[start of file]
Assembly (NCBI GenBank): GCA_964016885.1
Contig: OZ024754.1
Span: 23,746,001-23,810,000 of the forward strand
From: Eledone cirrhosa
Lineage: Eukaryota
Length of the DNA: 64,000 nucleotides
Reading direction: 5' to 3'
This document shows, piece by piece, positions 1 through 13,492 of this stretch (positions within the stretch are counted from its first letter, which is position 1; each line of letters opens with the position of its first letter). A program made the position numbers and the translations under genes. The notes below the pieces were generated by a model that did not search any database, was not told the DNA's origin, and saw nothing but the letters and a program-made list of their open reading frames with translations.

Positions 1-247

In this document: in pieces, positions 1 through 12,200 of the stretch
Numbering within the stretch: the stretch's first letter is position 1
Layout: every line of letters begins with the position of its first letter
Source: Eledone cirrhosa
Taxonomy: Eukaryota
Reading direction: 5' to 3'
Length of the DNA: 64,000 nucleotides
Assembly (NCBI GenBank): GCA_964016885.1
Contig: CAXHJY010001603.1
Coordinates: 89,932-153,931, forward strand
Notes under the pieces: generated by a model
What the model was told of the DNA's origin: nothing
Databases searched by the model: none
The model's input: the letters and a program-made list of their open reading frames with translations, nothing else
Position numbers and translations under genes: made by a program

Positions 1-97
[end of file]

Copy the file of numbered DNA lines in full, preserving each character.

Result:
Assembly (NCBI GenBank): GCA_964016885.1
Contig: OZ024754.1
Span: 23,746,001-23,810,000 of the forward strand
From: Eledone cirrhosa
Lineage: Eukaryota
Length of the DNA: 64,000 nucleotides
Reading direction: 5' to 3'
This document shows, piece by piece, positions 1 through 13,492 of this stretch (positions within the stretch are counted from its first letter, which is position 1; each line of letters opens with the position of its first letter). A program made the position numbers and the translations under genes. The notes below the pieces were generated by a model that did not search any database, was not told the DNA's origin, and saw nothing but the letters and a program-made list of their open reading frames with translations.

Positions 1-247

In this document: in pieces, positions 1 through 12,200 of the stretch
Numbering within the stretch: the stretch's first letter is position 1
Layout: every line of letters begins with the position of its first letter
Source: Eledone cirrhosa
Taxonomy: Eukaryota
Reading direction: 5' to 3'
Length of the DNA: 64,000 nucleotides
Assembly (NCBI GenBank): GCA_964016885.1
Contig: CAXHJY010001603.1
Coordinates: 89,932-153,931, forward strand
Notes under the pieces: generated by a model
What the model was told of the DNA's origin: nothing
Databases searched by the model: none
The model's input: the letters and a program-made list of their open reading frames with translations, nothing else
Position numbers and translations under genes: made by a program

Positions 1-97